Hartpury Tithe Barn
History, tourist information, and nearby accommodation
HERITAGE HIGHLIGHTS: One of the largest medieval barns in England
A 14th-century barn once owned by St Peter's Abbey in Gloucester stands in rural splendour amidst a remarkable collection of other historic buildings, down a country lane from the Gloucestershire village of Hartpury.
The barn, one of the largest in England at 161 feet long and 36 feet wide, was built in the 14th century to store produce from the Hartpury Manor estate. In the early 16th century the manor house was rented out, but it appears that the abbey retained the barn and a neighbouring pigeon house, or dovecot.
To give a bit of context to the historic buildings that make up the Hartpury Court estate, including the barn, a bit of history is in order.
After the Dissolution of the Monasteries under Henry VIII, the estate was purchased by a wealthy cloth merchant named Walter Compton. Compton rebuilt the abbot's dwelling to create a manor house suitable for his status.
The Comptons converted to Catholicism at the time of the Civil War, and in 1686 a mob of anti-Catholic protestors attacked Hartpury Court, ransacked the house, and destroyed the chapel.
The estate fell into heavy debt in the 18th century, in part because of heavy fines levied on the Comptons for remaining Catholic. In 1794 the owners offered Hartpury Court to a group of Dominican nuns uprooted by the Napoleonic Wars. The nuns ran a school for girls to make ends meet, until leaving in 1839. The nun's chapel, built in 1829, has been restored and stands across the road from the barn.
The manor house we see today is not the Elizabethan one, but a 19th-century house built in the garden of the old manor. It was designed by the architect Benjamin Bucknall, more famous for the unfinished mansion of Woodchester Park, also in Gloucestershire
Technically, Hartpury Tithe Barn is not a tithe barn at all. A tithe barn was used to store church tithes; one-tenth of all produce from an estate or region. In Hartpury, the barn served to store all the estate's produce, not simply a tithe.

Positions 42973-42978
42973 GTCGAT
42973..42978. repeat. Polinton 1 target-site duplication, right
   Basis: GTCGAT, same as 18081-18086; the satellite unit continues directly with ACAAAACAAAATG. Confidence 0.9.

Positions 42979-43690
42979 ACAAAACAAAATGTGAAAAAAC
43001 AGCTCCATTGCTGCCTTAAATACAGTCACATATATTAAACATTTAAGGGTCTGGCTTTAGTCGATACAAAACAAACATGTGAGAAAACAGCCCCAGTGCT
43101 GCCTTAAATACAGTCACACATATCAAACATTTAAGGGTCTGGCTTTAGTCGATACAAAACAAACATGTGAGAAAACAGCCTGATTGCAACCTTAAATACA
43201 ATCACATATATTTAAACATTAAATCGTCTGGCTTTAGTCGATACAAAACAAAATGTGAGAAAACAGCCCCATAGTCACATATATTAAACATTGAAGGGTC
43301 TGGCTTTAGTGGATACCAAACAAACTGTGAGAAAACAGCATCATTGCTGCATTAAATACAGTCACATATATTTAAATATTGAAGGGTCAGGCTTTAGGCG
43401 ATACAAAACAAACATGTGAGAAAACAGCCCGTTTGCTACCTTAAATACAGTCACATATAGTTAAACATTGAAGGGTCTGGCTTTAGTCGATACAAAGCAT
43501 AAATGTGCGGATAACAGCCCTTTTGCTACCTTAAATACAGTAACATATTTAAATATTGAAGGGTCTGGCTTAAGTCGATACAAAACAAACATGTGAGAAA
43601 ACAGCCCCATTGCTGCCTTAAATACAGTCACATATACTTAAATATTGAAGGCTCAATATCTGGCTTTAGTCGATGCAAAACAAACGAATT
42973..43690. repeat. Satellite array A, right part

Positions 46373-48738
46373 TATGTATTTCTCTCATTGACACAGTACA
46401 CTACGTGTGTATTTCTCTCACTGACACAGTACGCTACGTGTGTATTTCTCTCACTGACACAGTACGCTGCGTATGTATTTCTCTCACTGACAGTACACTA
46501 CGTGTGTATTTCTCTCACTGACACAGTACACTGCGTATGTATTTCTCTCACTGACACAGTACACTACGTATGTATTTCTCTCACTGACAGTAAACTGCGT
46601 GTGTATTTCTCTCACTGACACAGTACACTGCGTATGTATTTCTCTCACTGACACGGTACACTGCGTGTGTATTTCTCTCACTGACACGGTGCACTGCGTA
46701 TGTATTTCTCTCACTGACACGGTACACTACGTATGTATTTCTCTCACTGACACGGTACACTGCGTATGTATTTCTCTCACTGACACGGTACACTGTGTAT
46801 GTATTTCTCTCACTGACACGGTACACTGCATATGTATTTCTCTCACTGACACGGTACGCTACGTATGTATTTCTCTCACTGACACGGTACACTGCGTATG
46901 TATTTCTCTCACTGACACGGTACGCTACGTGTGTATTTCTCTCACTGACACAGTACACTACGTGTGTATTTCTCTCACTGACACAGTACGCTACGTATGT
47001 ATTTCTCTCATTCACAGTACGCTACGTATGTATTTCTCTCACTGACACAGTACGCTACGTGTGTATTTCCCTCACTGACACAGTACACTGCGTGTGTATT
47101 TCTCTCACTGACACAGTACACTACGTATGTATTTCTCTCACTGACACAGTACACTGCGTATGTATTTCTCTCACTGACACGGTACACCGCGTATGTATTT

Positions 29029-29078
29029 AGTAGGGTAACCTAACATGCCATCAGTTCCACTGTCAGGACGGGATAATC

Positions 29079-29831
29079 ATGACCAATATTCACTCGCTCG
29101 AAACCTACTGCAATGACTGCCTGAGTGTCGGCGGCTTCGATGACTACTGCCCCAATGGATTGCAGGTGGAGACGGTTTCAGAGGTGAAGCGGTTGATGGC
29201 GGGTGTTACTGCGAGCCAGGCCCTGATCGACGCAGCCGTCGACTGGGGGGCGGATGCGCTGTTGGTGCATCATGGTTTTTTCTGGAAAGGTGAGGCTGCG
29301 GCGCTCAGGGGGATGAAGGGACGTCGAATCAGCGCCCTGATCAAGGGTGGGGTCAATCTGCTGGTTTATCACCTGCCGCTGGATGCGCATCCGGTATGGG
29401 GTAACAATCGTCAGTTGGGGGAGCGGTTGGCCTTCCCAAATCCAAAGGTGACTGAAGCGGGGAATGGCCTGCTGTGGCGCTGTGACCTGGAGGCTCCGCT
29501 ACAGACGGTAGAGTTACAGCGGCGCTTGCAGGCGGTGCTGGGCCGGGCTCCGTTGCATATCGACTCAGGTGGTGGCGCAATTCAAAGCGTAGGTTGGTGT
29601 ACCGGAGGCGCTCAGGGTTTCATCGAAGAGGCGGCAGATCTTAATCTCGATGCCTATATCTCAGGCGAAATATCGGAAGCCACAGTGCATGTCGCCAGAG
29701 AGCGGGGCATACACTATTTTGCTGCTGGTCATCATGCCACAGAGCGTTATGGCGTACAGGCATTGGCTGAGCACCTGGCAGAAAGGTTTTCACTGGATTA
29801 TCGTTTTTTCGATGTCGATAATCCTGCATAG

The barn extends for 11 bays, with two large gabled porches set into the south wall. Blocked openings in the north wall suggest that there were matching doors on that side. The north wall is supported on ten buttresses of different sizes and designs. There are corner buttresses at each end, and a central buttress in each gable end.
There are six more buttresses in the south wall, and each porch has two angled buttresses. Clearly, the huge load of the barn's roof and walls required a lot of extra support.
The roof is of red and blue tiles, with the blue tiles forming a diamond pattern on the south side. When we visited, the eastern porch was open, but the western porch was being used as a storage area for bales of hay, stacked up to the ceiling and completely blocking the opening. The area between the two porches has been partially enclosed by a low brick wall.
Look carefully at the barn's gable ends. Each end is decorated with an ornately carved finial. At the western end is a lion, the symbol of England, which looks towards Wales, while at the eastern end is a winged dragon, the symbol of Wales, which looks towards England. There are two more finials, one over each gabled porch.
Please Note: the barn stands on private land and there is not usually any public access. That said, it stands so close to the road junction that you can very easily explore the exterior simply by walking along Murrell's Road and Park Road.
The tithe barn stands immediately opposite St Mary's Church at the meeting of Park Road and Murrell's Road. The church is signposted off the A417 in Hartpury village. Look for the brown tourist signs to the church and bee shelter. There is parking outside the church.
Don't miss the chance to explore Hartpury's wonderful collection of other historic buildings including the church itself, the bee shelter, Old Dominican Chapel, and Hartpury Watermill, a short stroll down the road.
About Hartpury Tithe Barn
Address: Park Road, Hartpury, Gloucestershire, England, GL19 3DE
Attraction Type: Historic Building
Location: Opposite St Mary's Church on Park Road, 2 miles from Hartpury village. Look for the brown tourist signs to the church off the A417 in Hartpury.
Website: Hartpury Tithe Barn
Photo Credit: David Ross and Britain Express
NEARBY HISTORIC ATTRACTIONS
Heritage Rated from 1- 5 (low to exceptional) on historic interest
Hartpury Old Dominican Chapel - 0 miles (Historic Church)
Hartpury, St Mary's Church - 0.1 miles (Historic Church)
Hartpury Bee Shelter - 0.1 miles (Historic Building)
Hartpury Watermill - 0.1 miles (Historic Building)
Hartpury Orchard Centre - 1.1 miles (Countryside)
Corse, St Margaret Church - 1.9 miles (Historic Church)
Lassington, St Oswald's Church - 2.1 miles (Historic Church)
Ashleworth Tithe Barn - 2.6 miles (Historic Building)
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